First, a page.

Two license-free gun bills draw crowd to Capitol,
More than 100 people signed up Tuesday to speak on two bills that would allow legal gun owners to carry handguns, either concealed or in a holster, without having to first acquire a state-issued license in Texas.
All were drawn to the first-ever Capitol hearing granted to a bill that would allow license-free “constitutional carry” — a top priority for the Republican Party of Texas and the next step for gun-rights advocates one session after the Legislature approved openly carried handguns, as well as concealed firearms in most buildings on public university campuses, by those with a license to carry.
“This is a big day for many Texans,” state Rep. Jonathan Stickland, R-Bedford, said about the hearing of the House Homeland Security and Public Safety Committee on House Bill 375, which he said would “see our Second Amendment rights restored, respected and protected.”
Stickland and many of the gun-rights activists who testified in favor of HB 375 said government permission should not be required — for a fee — to exercise the constitutional right to bear arms.
“I don’t think the government has the right to sell us back our rights,” Stickland told the committee.
Representatives of the Combined Law Enforcement Associations of Texas, Dallas County Sheriff Lupe Valdez and Houston Police Chief Art Acevedo testified that constitutional carry would interfere with the ability of police officers to do their jobs, particularly in identifying and dealing with armed criminals.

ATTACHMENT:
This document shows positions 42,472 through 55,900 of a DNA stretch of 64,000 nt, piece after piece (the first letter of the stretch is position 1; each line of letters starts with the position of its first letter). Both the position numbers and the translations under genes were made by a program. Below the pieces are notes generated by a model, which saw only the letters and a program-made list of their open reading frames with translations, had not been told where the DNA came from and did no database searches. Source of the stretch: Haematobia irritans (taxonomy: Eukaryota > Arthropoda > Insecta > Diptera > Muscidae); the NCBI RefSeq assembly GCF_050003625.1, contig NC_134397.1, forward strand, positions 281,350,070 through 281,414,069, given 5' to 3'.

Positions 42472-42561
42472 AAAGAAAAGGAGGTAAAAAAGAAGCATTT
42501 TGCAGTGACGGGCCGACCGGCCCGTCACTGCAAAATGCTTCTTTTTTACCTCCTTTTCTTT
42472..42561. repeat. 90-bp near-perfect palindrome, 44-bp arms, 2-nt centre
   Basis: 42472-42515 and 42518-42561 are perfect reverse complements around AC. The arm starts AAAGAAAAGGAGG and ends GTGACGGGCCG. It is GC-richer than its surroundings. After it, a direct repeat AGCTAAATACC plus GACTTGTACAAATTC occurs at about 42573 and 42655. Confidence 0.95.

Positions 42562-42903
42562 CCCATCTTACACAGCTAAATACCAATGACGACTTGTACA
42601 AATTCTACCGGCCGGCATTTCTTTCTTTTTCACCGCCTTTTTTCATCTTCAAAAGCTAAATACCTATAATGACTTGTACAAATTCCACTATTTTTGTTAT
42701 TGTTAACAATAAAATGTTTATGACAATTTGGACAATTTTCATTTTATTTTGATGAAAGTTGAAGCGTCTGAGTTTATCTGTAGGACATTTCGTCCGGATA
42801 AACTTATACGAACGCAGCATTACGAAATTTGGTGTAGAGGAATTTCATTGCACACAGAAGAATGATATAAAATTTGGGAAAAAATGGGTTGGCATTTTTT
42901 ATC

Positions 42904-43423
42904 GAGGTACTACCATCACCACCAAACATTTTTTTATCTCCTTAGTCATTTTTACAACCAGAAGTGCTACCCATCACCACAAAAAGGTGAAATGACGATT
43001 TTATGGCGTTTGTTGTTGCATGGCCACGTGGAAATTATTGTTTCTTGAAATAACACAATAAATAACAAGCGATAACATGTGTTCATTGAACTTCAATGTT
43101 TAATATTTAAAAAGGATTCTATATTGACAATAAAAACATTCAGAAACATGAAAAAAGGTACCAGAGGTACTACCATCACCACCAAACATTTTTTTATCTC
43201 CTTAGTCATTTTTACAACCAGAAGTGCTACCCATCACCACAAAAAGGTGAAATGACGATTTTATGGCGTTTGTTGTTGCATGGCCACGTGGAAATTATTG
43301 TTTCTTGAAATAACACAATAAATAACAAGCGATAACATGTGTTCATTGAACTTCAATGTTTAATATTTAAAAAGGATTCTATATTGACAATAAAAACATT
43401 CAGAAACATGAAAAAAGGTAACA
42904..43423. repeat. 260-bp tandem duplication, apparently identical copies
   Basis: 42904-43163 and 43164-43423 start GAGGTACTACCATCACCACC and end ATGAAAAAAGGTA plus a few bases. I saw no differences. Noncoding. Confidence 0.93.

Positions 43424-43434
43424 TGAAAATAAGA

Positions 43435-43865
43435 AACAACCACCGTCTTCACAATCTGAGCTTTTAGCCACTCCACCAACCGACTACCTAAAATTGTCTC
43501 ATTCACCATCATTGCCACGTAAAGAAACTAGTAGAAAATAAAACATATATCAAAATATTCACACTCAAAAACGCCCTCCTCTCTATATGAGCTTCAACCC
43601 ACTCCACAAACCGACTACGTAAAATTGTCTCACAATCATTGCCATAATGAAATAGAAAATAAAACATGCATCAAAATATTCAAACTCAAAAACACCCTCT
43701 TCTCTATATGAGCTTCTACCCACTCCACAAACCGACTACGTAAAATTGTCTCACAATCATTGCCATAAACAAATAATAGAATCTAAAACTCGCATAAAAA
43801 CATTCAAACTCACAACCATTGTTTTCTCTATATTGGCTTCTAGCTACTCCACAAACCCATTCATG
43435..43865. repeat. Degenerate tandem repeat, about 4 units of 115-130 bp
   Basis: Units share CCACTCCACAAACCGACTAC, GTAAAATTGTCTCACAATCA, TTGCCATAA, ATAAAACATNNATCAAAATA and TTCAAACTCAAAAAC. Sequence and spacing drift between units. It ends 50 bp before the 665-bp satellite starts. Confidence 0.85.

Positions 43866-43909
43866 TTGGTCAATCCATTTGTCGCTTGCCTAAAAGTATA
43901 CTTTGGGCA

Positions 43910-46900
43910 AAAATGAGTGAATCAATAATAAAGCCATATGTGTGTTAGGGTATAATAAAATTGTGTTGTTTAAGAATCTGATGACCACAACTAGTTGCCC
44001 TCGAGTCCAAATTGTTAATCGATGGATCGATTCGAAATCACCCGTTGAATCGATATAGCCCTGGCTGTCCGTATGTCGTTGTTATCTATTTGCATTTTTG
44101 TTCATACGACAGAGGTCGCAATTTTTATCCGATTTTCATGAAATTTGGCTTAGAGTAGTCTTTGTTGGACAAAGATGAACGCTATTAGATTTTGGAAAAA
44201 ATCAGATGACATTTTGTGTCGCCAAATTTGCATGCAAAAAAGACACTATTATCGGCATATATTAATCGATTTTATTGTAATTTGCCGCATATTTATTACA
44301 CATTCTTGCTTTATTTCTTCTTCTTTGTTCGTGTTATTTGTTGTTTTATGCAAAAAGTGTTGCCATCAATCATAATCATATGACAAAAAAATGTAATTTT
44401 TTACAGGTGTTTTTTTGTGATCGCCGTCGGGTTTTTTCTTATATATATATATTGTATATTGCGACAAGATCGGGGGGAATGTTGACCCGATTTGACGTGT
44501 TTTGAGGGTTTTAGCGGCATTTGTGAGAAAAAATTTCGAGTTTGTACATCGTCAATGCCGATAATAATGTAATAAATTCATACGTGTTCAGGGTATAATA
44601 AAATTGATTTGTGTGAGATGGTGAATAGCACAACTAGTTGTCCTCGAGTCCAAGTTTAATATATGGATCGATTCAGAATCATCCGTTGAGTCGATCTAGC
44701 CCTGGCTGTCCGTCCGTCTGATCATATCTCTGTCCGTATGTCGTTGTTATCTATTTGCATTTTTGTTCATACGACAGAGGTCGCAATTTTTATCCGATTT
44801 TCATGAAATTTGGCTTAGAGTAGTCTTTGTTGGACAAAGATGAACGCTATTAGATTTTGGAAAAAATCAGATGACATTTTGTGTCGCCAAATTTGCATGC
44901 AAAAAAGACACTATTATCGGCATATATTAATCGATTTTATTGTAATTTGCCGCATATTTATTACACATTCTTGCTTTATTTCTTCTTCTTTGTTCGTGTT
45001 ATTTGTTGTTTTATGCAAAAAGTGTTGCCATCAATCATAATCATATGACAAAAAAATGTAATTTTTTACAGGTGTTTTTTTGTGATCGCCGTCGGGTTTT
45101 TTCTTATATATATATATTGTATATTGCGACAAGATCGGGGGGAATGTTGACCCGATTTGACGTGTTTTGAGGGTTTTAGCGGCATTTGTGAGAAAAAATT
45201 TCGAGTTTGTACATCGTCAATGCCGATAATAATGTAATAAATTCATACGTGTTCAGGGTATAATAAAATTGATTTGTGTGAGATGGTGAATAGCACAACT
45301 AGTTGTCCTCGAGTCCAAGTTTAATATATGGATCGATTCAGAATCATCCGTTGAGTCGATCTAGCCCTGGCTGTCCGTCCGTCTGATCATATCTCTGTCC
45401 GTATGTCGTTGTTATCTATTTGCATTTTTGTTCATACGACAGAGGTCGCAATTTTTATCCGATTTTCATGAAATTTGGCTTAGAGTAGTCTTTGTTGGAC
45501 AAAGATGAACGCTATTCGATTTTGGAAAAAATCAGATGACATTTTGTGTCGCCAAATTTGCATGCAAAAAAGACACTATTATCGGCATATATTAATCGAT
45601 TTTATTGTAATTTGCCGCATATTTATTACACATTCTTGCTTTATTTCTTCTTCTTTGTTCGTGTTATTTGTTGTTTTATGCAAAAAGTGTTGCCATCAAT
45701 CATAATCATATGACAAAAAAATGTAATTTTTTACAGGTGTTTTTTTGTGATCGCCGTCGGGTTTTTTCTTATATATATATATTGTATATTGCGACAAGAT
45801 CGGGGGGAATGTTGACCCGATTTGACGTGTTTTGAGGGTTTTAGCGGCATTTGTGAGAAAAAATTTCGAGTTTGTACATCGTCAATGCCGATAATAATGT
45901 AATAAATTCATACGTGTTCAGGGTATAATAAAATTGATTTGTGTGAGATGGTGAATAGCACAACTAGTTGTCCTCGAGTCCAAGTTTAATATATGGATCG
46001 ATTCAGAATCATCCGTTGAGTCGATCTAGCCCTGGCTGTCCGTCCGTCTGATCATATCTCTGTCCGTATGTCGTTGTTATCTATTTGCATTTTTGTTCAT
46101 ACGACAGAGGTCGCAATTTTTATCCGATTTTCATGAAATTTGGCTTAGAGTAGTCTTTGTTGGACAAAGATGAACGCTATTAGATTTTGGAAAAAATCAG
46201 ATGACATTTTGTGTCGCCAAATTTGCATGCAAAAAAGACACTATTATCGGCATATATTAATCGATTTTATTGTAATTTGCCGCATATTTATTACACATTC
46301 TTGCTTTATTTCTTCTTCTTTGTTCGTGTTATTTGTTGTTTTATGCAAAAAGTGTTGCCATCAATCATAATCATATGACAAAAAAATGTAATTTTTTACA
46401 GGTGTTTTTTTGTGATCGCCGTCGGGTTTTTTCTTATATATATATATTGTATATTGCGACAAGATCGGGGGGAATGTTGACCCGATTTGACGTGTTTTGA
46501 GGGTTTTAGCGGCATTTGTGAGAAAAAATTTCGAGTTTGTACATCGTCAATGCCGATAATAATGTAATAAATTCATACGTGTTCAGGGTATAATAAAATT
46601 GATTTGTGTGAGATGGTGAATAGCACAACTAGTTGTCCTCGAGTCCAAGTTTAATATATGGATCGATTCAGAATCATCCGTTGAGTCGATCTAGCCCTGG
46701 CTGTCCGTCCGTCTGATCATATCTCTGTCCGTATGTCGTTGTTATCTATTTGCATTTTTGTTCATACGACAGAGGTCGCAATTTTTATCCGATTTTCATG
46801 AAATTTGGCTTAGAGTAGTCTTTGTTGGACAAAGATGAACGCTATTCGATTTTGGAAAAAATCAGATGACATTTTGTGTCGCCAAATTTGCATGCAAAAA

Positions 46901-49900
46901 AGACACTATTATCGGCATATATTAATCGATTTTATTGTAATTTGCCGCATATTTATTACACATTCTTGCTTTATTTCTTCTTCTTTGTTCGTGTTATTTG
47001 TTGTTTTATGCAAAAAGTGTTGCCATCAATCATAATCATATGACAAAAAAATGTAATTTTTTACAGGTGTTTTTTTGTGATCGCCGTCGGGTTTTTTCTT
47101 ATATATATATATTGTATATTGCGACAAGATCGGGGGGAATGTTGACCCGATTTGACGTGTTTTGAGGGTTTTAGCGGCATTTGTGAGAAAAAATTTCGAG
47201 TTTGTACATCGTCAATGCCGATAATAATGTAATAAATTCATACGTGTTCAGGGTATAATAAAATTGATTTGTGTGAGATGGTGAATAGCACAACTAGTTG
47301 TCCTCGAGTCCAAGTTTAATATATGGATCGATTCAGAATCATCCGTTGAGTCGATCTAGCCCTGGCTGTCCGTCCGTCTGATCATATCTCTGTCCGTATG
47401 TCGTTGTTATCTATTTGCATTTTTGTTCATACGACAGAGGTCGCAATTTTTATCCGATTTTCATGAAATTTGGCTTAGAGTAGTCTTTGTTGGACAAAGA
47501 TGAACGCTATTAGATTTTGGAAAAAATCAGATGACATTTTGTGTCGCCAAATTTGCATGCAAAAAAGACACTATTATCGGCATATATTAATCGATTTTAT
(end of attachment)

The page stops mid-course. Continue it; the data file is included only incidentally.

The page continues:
“As written, it makes an already challenging profession more challenging,” said Houston Police Lt. Jessica Anderson.
Other opponents said HB 375 would expand the right to carry concealed handguns on college campuses to many more students by allowing those 18 and older to carry a firearm. Current law limits campus carry to those with a license to carry, which is generally available only to those 21 and older.
Several opponents questioned the wisdom of allowing more students to carry guns in a high-stress environment where excessive alcohol consumption is common.
Other opponents feared losing the firearms training course and background check that comes with acquiring a license to carry.
CJ Grisham with Open Carry Texas dismissed the arguments from law enforcement representatives, saying they predicted widespread problems when the Legislature approved concealed carry in 1995 and open carry in 2015.
“They have zero credibility. They’ve been wrong every time,” Grisham said.
Other supporters said the $140 fee for a license to carry improperly limited the ability of low-income people to defend themselves and their families.
At one point, state Rep. Jarvis Johnson, D-Houston, interrupted testimony, noting that several white supporters of HB 375 had equated the need to get a license to carry with slavery.
“Slaves didn’t have freedoms or rights, so I take it as an insult, you trying to compare your constitutional right to carry a gun to involuntary slavery,” said Johnson, who is black.
Tuesday’s committee hearing also included late public testimony on HB 1911 by state Rep. James White, R-Hillister. Though similar to Stickland’s measure, White’s bill as filed would not apply to those 18 to 20 years old.
A committee vote on either bill was not expected Tuesday.
CJ Grishman, president of Open Carry Texas, listens at the Homeland Security & Public Safety Committee hearing about the Constitutional Carry bill, HB 375, at the Capitol on Tuesday.